Similarly, a report by the International Food Policy Resource Institute found that after price reforms were implemented in Chile, the average amount of water people used for irrigation decreased by nearly 26 percent.
Greater efficiency of water use for agriculture alone could have large implications for future water consumption. According to the United Nations Food and Agriculture Organization, more than 8 billion people will inhabit the earth by the year 2030, requiring 60 percent more food than today.
The Economics of Water
Incorporating the full economic costs of water into social services requires more effective pricing mechanisms and clearer policies on water rights and access, among other things.
In some cases pricing mechanisms are misguided. In Costa Rica for example, farmers pay for water based not on the amount they actually use but on the number of acres they water. "The farmers have no incentive to invest in efficient water use," Echeverria noted.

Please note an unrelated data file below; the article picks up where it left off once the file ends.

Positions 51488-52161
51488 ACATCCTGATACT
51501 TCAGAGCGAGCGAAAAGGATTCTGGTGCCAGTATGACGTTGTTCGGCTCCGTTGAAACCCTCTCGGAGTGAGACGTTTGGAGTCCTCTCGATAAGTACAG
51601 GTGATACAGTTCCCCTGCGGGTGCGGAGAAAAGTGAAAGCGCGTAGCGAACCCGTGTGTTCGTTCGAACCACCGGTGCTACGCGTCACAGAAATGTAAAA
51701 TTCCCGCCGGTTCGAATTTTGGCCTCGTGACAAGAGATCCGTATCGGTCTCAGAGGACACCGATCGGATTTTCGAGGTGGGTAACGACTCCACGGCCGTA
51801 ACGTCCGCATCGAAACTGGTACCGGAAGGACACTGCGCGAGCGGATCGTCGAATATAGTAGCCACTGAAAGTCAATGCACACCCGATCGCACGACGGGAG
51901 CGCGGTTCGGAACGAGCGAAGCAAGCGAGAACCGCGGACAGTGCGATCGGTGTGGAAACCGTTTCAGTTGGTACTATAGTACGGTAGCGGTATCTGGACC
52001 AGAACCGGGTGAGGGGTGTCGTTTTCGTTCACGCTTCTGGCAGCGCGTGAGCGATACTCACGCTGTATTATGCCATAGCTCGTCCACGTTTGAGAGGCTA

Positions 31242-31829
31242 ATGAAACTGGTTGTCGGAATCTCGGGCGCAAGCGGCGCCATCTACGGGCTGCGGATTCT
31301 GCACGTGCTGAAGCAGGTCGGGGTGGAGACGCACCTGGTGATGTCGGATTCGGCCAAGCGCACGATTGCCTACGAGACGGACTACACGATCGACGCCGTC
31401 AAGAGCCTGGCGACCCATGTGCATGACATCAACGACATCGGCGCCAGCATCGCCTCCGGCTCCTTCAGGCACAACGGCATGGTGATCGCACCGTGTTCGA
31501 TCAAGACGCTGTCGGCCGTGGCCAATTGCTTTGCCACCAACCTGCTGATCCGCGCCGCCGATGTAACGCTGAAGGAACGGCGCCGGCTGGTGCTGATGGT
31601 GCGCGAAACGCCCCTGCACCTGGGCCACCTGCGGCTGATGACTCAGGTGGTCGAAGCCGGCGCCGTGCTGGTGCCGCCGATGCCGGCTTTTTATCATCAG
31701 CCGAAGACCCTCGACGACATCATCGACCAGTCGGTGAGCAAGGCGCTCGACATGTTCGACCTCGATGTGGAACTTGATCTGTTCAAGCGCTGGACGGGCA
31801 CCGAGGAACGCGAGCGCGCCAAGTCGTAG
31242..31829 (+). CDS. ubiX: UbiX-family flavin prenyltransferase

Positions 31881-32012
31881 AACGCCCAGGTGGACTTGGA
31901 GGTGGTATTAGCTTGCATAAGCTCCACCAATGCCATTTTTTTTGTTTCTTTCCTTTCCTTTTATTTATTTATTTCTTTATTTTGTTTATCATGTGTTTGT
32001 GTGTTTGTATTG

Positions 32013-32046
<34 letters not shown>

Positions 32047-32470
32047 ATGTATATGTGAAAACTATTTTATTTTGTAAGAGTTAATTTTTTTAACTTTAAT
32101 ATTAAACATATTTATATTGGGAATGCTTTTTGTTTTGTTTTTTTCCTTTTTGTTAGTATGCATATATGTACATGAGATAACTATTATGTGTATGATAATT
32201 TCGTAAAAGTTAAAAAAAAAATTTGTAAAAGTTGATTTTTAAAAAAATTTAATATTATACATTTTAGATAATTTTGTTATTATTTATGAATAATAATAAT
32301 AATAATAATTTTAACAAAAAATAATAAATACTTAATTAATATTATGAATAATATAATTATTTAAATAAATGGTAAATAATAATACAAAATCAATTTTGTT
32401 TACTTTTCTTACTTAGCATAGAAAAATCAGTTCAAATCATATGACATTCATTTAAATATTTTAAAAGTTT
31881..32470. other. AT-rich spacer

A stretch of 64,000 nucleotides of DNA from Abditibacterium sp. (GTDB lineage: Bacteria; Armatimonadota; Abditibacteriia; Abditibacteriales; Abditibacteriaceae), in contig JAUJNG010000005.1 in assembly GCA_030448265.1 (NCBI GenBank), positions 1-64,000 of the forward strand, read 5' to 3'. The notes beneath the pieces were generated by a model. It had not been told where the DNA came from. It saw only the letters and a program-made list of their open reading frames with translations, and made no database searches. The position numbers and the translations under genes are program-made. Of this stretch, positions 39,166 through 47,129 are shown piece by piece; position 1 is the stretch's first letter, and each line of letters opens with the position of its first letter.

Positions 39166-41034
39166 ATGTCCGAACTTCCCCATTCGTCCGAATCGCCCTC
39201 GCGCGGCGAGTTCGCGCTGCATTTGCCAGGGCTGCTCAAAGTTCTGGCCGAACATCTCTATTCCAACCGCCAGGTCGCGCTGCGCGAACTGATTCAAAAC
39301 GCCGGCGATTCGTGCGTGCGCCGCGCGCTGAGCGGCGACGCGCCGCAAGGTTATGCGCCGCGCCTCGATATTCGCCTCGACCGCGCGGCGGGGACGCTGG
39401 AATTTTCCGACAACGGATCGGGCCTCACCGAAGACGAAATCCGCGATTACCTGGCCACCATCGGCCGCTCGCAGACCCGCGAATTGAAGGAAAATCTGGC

Conflicts over cross-boundary water sources are increasingly a problem, especially in the arid Middle East.
Despite these challenges, "There are successful examples out there of how increasing people's awareness of the economic value of water to encourage conservation can be done, and that it does work," said Carmen Revenga, a co-author of the World Resources report.
One notable success story is the Working for Water program in South Africa. The country has shifted from a flat rate for water fees to a system in which people who save water pay less. A "block-terrace" pricing system gives poor people greater access to water at a lower cost, while high-end users pay more.
"We need to think 'economy,'" said Echeverria. "There can be enough for everyone if we give water, the source of life, the value it deserves."
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